Code Switching: Why it Matters and How to Respond · Start and Child Care (EHS/HS/ Child Care)...

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Code Switching Why It Matters and How to Respond A Workbook for Early Head Start/Head Start Programs

Transcript of Code Switching: Why it Matters and How to Respond · Start and Child Care (EHS/HS/ Child Care)...

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Code SwitchingWhy It Matters and How to Respond

A Workbook for Early Head Start/Head Start Programs

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This document was prepared under Grant #90HC0001 for the U.S. Department of Health and Human Services, Administration for Children and Families, Office of Head Start, by the National Center on Cultural and Linguistic Responsiveness. • Bank Street College, [email protected], Toll free: 888.246.1975 • Education Development Center, Inc., [email protected], Toll free: 855.494.0331

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TABLE OF CONTENTSPreface .................................................................................................................................... iii

How To Use This Workbook .........................................................................................................iv

PAUSE AND REFLECT — EXERCISE 1 ............................................................................................. 1

What Is Code Switching? ............................................................................................................. 2

Code Switching by Children: Does It Matter? ................................................................................ 4

PAUSE AND REFLECT — EXERCISE 2 ............................................................................................. 6

PAUSE AND REFLECT — EXERCISE 3 ............................................................................................. 8

How Should Adults Respond When Children Code Switch? ..........................................................12

Sample Adult Responses That Invite the Child to Continue the Conversation ...............................14

What About Teacher Code Switching? .........................................................................................19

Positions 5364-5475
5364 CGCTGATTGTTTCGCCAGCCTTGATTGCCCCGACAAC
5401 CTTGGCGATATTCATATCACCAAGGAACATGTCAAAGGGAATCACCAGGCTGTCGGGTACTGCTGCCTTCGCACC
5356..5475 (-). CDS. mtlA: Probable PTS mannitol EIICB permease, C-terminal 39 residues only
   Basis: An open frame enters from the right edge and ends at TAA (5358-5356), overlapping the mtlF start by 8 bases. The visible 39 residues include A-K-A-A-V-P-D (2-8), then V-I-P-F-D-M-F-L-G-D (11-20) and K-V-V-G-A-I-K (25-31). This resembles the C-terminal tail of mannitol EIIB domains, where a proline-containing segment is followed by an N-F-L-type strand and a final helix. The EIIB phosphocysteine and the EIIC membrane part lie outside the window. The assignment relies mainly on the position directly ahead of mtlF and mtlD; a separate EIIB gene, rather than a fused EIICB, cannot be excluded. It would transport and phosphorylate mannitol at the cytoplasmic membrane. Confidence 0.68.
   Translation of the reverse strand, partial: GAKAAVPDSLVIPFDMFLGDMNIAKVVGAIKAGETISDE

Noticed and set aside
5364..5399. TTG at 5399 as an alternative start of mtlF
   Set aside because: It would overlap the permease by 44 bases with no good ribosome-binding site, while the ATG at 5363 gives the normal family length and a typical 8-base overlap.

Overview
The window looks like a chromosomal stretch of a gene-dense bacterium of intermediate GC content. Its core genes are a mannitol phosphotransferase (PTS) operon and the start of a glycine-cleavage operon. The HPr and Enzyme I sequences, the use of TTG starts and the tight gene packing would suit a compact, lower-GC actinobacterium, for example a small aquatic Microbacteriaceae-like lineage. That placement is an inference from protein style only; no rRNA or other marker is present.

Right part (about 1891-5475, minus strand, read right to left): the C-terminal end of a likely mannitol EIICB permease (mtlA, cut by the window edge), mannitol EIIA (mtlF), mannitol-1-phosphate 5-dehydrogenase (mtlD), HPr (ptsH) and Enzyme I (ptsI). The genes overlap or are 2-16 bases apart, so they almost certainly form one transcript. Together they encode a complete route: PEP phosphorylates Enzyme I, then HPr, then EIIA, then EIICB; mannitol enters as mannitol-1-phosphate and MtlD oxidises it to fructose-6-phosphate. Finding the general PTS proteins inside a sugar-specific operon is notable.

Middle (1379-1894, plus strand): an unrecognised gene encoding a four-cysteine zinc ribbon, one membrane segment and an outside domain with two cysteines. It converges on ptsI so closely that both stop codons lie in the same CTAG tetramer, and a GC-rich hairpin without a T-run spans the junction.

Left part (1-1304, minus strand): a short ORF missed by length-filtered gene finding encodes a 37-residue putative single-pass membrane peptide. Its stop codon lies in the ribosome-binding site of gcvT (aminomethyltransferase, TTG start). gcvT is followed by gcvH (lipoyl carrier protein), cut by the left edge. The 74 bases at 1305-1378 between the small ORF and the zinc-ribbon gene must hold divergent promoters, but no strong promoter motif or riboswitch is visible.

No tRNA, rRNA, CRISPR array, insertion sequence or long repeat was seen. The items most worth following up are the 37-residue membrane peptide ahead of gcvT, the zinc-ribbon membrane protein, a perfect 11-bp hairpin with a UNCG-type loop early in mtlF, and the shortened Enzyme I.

A Common and Very Well-Intentioned Mistake ..........................................................................21

Strong Language Modeling ....................................................................................................... 23

PAUSE AND REFLECT — EXERCISE 4 ............................................................................................24

Code Switching: What’s Next? ................................................................................................... 25

PAUSE AND REFLECT — EXERCISE 5 ............................................................................................26

PAUSE AND REFLECT — EXERCISE 6 ............................................................................................27

Concluding Remarks ................................................................................................................. 28

Appendix A - Sample Answers ................................................................................................... 29

Appendix B - References ............................................................................................................35

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PREFACE

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Code switching (also called language mixing) occurs when a speaker alternates between two or more languages.

This workbook is designed to assist Early Head Start/Head Start and Child Care (EHS/HS/Child Care) programs to

X understand code switching by children and teachers, and

X identify and implement effective program policies and practices that promote children’s development and school readiness.

This document is intended for:

X Teaching staff to develop their knowledge about code switching and use the exercises to refine their own skills

X Family service workers to share with families

X Leaders and trainers to provide professional development for staff

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HOW TO USE THIS WORKBOOK